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Two top assistants leave in Suns coaching shakeup

Two top assistants leave in Suns coaching shakeup

PHOENIX (AP) After a shaky transfer of coaching power, the staggering Phoenix Suns headed for Sacramento with Lindsey Hunter in charge on the bench and without two of the team's highest-profile assistant coaches.

It will be the debut of Hunter as interim coach, the first game he has coached of any kind. Hunter, brought in by general manager Lance Blanks a few months ago as player development director, replaces Alvin Gentry, who left last Friday in what the team described as a mutual parting of the ways.

Blanks chose Hunter over Suns assistants Dan Majerle and Elston Turner, among others. Neither Majerle nor Turner showed up for any of the practices since Hunter was hired. Majerle, a former Suns star player and one of the most popular sports figures in the Phoenix area, has let it be known he won't be back. Turner is a highly-respected assistant who has interviewed for at least four NBA head coaching jobs, including the one in Phoenix when Mike D'Antoni left for the New York Knicks. Turner almost certainly has left his Suns job for good, too.

After practice on Tuesday, Hunter said he wasn't sure of the status of Majerle and Turner but he certainly spoke as if he knew they wouldn't be rejoining the team.

``I understand their situation,'' Hunter said. ``As an aspiring coach this is what you want to do in life and it's disappointing when you don't get an opportunity. I definitely understand and my heart goes out to both of those guys and I wish them the best in whatever they do next.''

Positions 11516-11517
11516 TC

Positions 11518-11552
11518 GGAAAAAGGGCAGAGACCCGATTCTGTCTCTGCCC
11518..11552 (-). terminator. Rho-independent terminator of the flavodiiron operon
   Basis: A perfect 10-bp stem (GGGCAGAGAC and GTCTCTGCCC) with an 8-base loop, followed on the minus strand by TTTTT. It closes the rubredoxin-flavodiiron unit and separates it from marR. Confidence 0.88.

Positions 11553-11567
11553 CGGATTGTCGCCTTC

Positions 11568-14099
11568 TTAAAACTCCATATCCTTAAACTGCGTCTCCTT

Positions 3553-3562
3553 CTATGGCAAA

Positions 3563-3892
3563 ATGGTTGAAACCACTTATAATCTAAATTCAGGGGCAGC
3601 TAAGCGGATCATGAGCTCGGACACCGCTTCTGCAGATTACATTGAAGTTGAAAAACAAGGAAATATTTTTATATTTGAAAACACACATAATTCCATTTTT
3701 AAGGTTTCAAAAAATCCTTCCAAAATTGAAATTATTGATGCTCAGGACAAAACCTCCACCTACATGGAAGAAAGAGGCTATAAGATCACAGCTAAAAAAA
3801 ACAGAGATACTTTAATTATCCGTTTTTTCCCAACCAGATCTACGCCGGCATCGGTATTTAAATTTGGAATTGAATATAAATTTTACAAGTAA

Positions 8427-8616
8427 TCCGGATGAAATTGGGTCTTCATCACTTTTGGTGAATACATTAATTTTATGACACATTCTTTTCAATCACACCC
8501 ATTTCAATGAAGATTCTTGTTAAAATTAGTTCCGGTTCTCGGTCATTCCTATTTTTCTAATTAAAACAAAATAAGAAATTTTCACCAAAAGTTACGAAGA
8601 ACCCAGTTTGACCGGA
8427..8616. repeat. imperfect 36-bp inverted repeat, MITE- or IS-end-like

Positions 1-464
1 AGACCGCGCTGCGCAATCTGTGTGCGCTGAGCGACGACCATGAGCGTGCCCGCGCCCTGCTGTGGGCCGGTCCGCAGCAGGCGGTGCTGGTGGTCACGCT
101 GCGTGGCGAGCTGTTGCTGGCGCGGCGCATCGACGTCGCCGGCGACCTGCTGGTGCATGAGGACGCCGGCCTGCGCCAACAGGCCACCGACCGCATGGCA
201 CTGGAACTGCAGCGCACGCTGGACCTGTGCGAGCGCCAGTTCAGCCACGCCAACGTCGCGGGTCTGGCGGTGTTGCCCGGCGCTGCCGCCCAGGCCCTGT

Igor Kokoskov, a Suns assistant who also was interviewed for the interim job, will be Hunter's lead assistant.

``He's more of the opposite of me. He's an offensive guy,'' Hunter said. ``We need those guys, unfortunately, in basketball. You need an offensive guy. I'm a defensive guy. So it's sort of balanced.''

Other than that, Hunter wasn't sure which of the remaining personnel would be on the bench as assistant coaches in Sacramento.

``We're just trying to get some stability and find out what's what,'' Hunter said, ``and all of those things will be hashed out.''

Phoenix also didn't have center Jermaine O'Neal in practice on Wednesday. Hunter said he didn't' know why, but that it was a medical condition. It's common knowledge that O'Neal didn't think much of the coaching change. But Tuesday night, O'Neal posted a tweet supporting Hunter.

``Lindsey Hunter is now our coach and we will do anything and everything to support him and try to turn this season around!'' O'Neal wrote.

Hunter played in the NBA for 17 seasons before retiring in 2010. He was a finalist for the Orlando coaching job last year before Blanks brought him to Arizona. In announcing the hiring on Sunday, Blanks insisted that Hunter was not brought in with the idea of making him coach. Gentry's arrival with the Suns far preceded that of Blanks and president for basketball operation Lon Babby, the architects of what so far has been a less-than-successful start of the rebuilding process.